About the Monson Press

A.L. Monsohn Lithographic Press, later Monson or Monzon Press, founded in 1892. Originally based in Jerusalem, later also with facilities in Tel Aviv and Haifa, the Press closed its doors in 1992.

In 1890, Jerusalem-born Avraham Leib Monsohn, 1871-1930, traveled to Frankfurt to study lithography and painting. He returned two years later with a hand press and, alongside his brothers, founded A.L. Monsohn Lithographic Press in 1892, then the only firm in Jerusalem capable of color printing. At first, the business consisted mainly of decorative souvenir postcards and New Year’s cards, which Avraham himself designed and painted in the prevailing art nouveau style. The purchase of a larger—and automated—press two years later allowed Monsohn to print many more sheets per day and branch out into commemorative placards and announcements for synagogues. The Press received special permission from rabbinical authorities to print for Christian and Moslem clients and was the official map printer for the Ottoman authorities. Greatly helped by their own innovations in gold embossing and offset printing, the firm branched out into advertising and other commercial work for local fruit, wine, candy and cigarette industries. Their client list grew to include the Jewish National Fund, Shemen, El Al and the Israeli government. Monsohn printed the Koren Bible beginning in 1959 from plates prepared by Emil Pikovsky. The Press closed its doors in 1992.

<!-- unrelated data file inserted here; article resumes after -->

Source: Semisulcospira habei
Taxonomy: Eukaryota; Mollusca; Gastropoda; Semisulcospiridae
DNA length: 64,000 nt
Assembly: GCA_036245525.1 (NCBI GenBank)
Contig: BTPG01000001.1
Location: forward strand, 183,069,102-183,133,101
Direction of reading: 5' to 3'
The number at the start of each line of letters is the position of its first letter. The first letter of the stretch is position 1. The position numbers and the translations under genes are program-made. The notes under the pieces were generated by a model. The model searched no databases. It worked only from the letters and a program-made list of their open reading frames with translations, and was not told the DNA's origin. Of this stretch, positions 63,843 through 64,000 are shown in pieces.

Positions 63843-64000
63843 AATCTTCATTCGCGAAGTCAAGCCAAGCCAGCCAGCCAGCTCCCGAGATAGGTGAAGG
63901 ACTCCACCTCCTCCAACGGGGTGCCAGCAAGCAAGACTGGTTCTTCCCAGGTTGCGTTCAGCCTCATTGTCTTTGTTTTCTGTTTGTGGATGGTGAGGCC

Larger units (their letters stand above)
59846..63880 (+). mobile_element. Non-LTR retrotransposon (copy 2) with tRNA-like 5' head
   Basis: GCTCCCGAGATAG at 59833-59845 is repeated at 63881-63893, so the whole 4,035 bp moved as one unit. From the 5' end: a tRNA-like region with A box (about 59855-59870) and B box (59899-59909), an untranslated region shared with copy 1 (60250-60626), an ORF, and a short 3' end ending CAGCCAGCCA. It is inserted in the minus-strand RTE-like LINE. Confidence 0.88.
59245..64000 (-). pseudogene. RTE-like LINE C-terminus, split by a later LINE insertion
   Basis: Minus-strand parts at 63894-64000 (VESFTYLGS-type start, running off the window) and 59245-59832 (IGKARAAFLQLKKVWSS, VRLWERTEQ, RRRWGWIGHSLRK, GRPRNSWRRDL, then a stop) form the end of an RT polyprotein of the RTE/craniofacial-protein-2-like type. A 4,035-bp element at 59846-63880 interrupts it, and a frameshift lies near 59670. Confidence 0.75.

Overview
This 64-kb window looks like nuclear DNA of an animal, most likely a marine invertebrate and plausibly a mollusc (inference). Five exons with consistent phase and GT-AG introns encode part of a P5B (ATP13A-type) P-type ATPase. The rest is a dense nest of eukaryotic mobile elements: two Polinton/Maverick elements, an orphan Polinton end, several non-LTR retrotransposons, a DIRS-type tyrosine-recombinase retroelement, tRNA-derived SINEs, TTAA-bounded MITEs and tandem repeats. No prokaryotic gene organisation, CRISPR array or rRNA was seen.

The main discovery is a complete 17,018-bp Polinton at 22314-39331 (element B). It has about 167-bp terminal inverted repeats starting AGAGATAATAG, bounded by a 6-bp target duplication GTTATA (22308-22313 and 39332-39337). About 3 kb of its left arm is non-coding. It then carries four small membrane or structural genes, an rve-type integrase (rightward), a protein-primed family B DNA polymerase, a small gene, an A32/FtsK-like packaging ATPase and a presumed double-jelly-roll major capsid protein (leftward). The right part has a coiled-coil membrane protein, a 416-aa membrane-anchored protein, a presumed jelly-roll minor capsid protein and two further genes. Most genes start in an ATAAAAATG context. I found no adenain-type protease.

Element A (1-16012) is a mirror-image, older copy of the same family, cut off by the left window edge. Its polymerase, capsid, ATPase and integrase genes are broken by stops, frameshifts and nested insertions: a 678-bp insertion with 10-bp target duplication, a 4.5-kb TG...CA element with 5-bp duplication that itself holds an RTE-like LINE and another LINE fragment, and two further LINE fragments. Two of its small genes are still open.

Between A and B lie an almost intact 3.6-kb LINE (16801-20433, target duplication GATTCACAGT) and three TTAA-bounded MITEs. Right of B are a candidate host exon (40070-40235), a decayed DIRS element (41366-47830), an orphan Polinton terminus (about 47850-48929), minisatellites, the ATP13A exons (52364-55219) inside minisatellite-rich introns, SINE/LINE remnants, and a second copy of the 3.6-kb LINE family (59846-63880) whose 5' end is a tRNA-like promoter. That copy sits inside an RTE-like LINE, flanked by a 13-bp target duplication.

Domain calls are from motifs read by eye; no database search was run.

During the Siege of Jerusalem in 1948, Shimon Baramatz, 1922-1992, grandson of the founder, was temporarily released from military service in order to print posters by Ismar David and Jossi Stern on the newly-purchased Monsohn offset press.

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